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13 June 2008


GE takes majority stake in PrimeStar Solar

After acquiring a minority stake last September, GE’s power generation division GE Energy of Atlanta, GA, USA has now taken a majority stake in PrimeStar Solar Inc.

PrimeStar was co-founded in June 2006 to develop cadmium telluride (CdTe) thin-film photovoltaic modules using technology from the US Department of Energy’s National Renewable Energy Laboratory (NREL) in Golden, CO (with which NREL professor Xuanzhi Wu has achieved record CdTe PV efficiency of 16.5%).

To date, PrimeStar has secured seed capital of more than $6m from individual investors and a global investment bank to help fund the initial work on scaling up CdTe PV module production.

In February 2007, PrimeStar signed an $870,000 cooperative R&D agreement (CRADA) to transfer NREL’s CdTe PV technology to commercial production, under principal investigators Wu at NREL and Drs Joe Beach and Fred Seymour at PrimeStar. The agreement also provided with access to NREL’s PV scientists and equipment for processing and stability improvements. In addition, PrimeStar leased a 16,000 square foot facility in Golden to develop a pilot plant, using CdTe processing tools from the firm’s Michigan Equipment Center in Montague, MI.

In June 2007, PrimeStar was also awarded $3m over 18 months by the DOE within the Photovoltaic Technology Incubator Program of its Solar America Initiative (a cost-shared, three-year cooperative agreement to make solar energy competitive with other power generation technologies).

Under its Ecomagination initiative (launched in May 2005), GE plans to invest $1.5bn annually in research in cleaner technologies by 2010 (up from $700m in 2004). In particular, solar is playing an increasing role in GE Energy's renewable energy portfolio and is expected to grow as energy costs continue to rise. In March 2007, GE’s solar business was awarded $18.6m under the Solar America Initiative. As part of its research program, in June 2007 GE said that it would use CIGS-based thin-film solar cells from DayStar Technologies.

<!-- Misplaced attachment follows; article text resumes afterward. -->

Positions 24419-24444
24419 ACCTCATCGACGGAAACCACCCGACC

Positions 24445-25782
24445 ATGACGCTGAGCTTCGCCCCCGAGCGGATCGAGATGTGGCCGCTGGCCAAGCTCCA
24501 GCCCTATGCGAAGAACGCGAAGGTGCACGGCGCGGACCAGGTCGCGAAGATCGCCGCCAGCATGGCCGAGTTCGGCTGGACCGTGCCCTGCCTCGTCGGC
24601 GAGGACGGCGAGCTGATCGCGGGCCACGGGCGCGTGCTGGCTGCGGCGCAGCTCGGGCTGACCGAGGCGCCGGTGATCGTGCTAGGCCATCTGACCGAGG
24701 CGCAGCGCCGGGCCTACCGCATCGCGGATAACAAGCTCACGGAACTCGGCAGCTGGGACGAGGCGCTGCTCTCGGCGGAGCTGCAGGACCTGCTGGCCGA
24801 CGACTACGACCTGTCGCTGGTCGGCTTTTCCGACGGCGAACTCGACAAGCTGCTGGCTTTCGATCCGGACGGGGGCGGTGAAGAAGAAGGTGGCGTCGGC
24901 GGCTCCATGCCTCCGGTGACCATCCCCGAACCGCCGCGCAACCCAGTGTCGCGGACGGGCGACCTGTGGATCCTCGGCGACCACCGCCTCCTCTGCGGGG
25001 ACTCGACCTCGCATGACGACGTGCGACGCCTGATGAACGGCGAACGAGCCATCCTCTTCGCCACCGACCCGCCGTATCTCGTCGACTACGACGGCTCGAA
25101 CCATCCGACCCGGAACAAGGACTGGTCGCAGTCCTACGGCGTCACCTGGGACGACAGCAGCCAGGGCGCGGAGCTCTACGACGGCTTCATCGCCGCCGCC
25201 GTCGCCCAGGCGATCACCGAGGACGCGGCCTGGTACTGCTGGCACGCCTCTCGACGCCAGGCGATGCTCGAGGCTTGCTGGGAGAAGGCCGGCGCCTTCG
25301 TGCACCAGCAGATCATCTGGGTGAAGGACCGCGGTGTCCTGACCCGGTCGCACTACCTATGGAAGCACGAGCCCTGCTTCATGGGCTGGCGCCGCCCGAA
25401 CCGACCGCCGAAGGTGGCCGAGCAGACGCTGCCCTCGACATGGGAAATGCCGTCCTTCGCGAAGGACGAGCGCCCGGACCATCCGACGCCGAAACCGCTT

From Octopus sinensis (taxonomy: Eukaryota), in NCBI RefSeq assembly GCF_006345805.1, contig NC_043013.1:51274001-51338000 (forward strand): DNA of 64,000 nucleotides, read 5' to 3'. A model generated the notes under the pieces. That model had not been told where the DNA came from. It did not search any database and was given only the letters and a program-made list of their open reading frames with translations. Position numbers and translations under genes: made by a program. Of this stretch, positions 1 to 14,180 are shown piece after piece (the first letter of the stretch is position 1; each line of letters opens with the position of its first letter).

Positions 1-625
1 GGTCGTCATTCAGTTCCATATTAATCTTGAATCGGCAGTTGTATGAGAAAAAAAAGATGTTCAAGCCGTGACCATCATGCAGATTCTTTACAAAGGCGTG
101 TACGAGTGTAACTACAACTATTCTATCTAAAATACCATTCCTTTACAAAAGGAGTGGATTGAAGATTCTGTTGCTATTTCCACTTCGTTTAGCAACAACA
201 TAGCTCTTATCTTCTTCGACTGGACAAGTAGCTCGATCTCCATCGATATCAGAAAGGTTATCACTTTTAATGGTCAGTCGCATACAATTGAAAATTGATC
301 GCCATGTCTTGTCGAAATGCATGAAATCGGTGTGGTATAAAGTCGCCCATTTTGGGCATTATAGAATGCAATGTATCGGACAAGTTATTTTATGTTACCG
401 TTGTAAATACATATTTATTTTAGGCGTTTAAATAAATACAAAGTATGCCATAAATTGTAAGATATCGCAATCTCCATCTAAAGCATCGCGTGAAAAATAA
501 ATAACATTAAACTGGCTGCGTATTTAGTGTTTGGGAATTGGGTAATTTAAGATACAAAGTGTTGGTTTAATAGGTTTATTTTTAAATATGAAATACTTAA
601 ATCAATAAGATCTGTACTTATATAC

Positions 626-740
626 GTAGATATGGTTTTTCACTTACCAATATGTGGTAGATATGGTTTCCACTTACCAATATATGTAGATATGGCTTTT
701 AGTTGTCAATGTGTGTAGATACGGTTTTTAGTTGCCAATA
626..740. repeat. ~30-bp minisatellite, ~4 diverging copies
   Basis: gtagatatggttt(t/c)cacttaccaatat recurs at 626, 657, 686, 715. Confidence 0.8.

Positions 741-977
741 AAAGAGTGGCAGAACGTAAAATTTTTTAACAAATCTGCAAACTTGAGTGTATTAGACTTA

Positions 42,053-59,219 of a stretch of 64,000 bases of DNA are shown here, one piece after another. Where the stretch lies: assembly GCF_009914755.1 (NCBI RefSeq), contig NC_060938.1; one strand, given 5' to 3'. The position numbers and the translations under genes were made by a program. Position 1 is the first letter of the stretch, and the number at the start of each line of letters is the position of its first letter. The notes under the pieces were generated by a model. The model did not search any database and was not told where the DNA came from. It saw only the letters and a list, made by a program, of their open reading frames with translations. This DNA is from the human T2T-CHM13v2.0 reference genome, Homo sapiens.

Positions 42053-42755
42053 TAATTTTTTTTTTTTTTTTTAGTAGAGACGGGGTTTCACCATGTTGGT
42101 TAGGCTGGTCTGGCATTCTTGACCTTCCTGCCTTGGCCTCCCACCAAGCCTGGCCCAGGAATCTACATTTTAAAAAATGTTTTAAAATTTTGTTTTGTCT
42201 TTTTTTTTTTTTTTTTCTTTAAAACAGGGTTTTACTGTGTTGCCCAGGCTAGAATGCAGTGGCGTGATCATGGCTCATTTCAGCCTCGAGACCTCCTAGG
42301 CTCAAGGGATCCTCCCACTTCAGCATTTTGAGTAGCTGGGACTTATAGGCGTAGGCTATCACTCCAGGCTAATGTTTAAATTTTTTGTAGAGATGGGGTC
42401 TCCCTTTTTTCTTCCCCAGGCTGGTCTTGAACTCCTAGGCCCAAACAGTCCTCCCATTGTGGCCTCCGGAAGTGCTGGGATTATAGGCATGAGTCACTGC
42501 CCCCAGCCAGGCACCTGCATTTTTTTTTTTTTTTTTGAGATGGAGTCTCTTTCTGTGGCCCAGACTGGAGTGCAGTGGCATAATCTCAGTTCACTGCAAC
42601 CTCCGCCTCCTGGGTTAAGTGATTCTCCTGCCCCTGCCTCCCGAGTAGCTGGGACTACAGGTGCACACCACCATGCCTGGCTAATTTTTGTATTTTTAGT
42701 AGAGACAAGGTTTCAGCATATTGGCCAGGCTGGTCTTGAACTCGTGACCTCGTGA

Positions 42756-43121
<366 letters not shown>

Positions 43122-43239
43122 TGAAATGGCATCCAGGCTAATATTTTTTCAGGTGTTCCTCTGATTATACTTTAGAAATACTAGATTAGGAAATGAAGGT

“Increasing our stake in PrimeStar Solar to a majority interest underscores our continuing commitment to solar energy,” says Victor Abate, GE Energy’s VP of renewables. “Thin-film technology, we believe, is the best long-term solution for cost-effective solar.”

“In the last few years, the production of CdTe PV modules has become a fast-growing business because of low cost and high throughput,” says NREL’s Wu. In particular, the main CdTe thin-film PV maker, First Solar Inc of Tempe, AZ, USA, has quarterly revenues of about $200m and forecasts $1bn-plus for 2008. However, GE’s investment in PrimeStar could impact First Solar’s dominance. Meanwhile, other firms developing CdTe solar cells include Colorado State University spin-off AVA Technologies LLC of Fort Collins, CO, USA and Calyxo GmbH of Bitterfeld-Wolfen, Germany, a subsidiary of silicon PV maker Q-Cells founded in 2005 (which last November acquired CdTe PV maker Solar Fields of Toledo, OH, USA for $5m, forming Calyxo USA Inc). This year, Calyxo is expanding its pilot plant to a capacity of 25MWp and has broken ground on a new 60MWp plant (for ramp up next year).

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